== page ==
For example, in our first system, we wanted the students to be able to do three main things: load the word-processing program, run the style analysis program, and make back-up copies of their disks. Consequently, we decided that the first thing a student would see was a menu with these three choices. To make the computer seem more polite, and at the same time somewhat reserved (after all, it's not a friend of the student), we settled on the phrase "What would you like to do?" as a prompt. This phrase seemed better than an abrupt "Command:" or the cryptic "B>".
We also wanted the students' disks to reflect accurate dates and times of their papers, but we did not want them to have to enter the date and time because, in our experience, this task was unnecessarily confusing to novice users. Furthermore, the constant starting and restarting that would take place during the day in the lab seemed like an unnecessary strain on the Rainbows' rather delicate disk drives. For these reasons, we decided to keep the computers on all the time; in fact, now we never turn them off except during semester break. The only danger in leaving the computer on is that letters can become etched in the screen. To alleviate this problem, the Rainbows have a feature that automatically turns off the screen when there has been no keyboard activity for 30 minutes; on an IBM-PC, the students could be taught to turn down the contrast when they were finished working. Leaving the computers on seemed wasteful to us, until we remembered that a refrigerator runs all the time, and it has more moving parts than a computer. A better example is a stereo receiver or VCR which can run all the time without damage.
The first screen (see Figure 2) that the students would see is brought up by using an elaborate AUTOEXEC.BAT file (more on this later).
University of Idaho Department of English Microcomputer Laboratory MAIN MENU 1) Go to the Word Processor 2) Do a Style Analysis 3) Make a Back Up Copy of Your File DIRECTIONS: Press the number corresponding to your choice and then RETURN. What Would You Like to Do? _ Figure 2: Appearance of the Main Menu
The cursor is located two spaces after the question. This screen actually consists of two parts: everything but the last question is an ordinary text file that we created using a word processor; the text file has been sent to the screen using the DOS TYPE command. The question is actually a modified version of the prompt; instead of "A>" or "B>", we changed the prompt to the question you see above. Of course the students see this text and the prompt underneath as being the same screen. Even those who have some familiarity with DOS do not realize that they are really in DOS at this point.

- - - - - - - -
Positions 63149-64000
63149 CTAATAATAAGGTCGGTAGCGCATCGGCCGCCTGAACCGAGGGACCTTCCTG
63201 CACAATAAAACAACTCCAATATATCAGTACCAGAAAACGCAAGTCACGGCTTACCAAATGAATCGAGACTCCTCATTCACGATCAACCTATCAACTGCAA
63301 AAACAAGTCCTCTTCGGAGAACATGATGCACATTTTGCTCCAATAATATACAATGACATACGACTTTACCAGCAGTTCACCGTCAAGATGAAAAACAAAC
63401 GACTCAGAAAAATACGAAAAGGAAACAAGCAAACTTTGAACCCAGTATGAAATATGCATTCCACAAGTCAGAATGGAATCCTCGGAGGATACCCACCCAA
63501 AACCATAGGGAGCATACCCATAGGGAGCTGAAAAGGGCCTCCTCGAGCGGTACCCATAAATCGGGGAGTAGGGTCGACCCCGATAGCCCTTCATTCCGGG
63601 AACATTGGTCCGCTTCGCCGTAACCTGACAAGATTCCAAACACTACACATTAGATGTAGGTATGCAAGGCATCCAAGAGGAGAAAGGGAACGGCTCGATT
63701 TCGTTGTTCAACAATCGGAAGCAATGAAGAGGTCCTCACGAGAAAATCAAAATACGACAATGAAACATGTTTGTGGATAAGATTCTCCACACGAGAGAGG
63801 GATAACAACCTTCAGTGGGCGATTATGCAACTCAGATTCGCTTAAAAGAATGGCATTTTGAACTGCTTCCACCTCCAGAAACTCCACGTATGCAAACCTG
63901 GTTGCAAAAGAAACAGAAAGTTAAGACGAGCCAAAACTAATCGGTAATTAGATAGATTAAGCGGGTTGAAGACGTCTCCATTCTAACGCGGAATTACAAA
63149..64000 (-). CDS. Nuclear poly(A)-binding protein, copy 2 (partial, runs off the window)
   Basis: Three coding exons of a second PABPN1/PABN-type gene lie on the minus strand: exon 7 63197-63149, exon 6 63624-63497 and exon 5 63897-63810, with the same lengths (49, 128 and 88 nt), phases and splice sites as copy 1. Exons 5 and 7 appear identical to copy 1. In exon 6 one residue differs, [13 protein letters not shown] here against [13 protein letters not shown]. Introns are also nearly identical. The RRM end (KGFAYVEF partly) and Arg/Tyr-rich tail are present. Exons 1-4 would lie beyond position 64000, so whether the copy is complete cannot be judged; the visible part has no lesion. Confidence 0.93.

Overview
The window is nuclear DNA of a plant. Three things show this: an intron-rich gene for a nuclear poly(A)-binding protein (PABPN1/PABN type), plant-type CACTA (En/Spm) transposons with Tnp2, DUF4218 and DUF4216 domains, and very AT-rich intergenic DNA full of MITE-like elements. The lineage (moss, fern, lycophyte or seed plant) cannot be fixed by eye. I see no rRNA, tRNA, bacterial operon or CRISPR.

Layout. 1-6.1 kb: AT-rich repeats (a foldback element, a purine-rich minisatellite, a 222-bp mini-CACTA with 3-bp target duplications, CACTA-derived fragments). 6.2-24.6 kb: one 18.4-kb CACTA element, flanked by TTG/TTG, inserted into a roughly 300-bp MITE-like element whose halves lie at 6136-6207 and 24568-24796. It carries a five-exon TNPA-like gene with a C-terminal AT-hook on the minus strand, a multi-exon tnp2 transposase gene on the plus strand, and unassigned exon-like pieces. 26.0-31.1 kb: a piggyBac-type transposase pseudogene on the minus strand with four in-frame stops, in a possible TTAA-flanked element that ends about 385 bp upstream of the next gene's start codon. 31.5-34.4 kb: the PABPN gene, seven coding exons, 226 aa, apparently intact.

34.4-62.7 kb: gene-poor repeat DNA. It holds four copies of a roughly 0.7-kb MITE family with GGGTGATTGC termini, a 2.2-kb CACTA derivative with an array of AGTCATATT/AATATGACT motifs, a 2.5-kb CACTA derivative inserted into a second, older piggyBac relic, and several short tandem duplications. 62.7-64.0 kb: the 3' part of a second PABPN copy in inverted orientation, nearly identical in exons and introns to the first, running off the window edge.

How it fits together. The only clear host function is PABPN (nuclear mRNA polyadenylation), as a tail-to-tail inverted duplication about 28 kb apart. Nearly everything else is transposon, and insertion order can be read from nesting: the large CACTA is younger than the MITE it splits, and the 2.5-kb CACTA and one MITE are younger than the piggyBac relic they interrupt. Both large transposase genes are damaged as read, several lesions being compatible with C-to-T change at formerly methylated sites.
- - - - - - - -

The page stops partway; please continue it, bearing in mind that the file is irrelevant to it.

When students enter "1" to load the word processor, they actually run a batch file, which is named 1.BAT. The contents of that file are listed below (Figure 3).
Command Explanation of What Command Does echo off Prevents commands from being displayed on the screen. cls Clears the screen. b: Switches over to B drive. echo Shows which operation is running while the word processor is loading fw %l Loads the word processor. cls Clears the screen when the student has finished word processing. e: Switches over to the memory drive (more on this later). type main.scr Sends the MAIN.SCR to the screen displaying the main menu Figure 3: 1.BAT
These commands (Figure 3) require some explanation. "Echo off" is a DOS command that is useful only in a batch file. This command prevents subsequent batch-file commands from being displayed on the screen as they are executed; from the student's point of view, this keeps most cryptic messages from appearing as the program works. "CLS" clears the screen; when used with the "echo off" command, this pair of commands almost instantly clears the screen and prevents odd things from being written as the batch file progresses.
This batch file then switches the user to the B Drive (in case they are not there already) and puts the message "Loading the Word Processor . . ." at the top of the screen. This message remains there for the few seconds it takes the program to load. The next command loads FINALWORD II, the particular word processor we were using at that time; any command could occur right here.
When the student exits from the program, the batch file resumes and switches them over to the E Drive, which is a memory disk (more on this later). The batch file then "types" the file MAIN.SCR to the screen; MAIN.SCR is the text file that was displayed in Figure 1. Thus, for a normal word-processing session the student begins and ends with the same screen.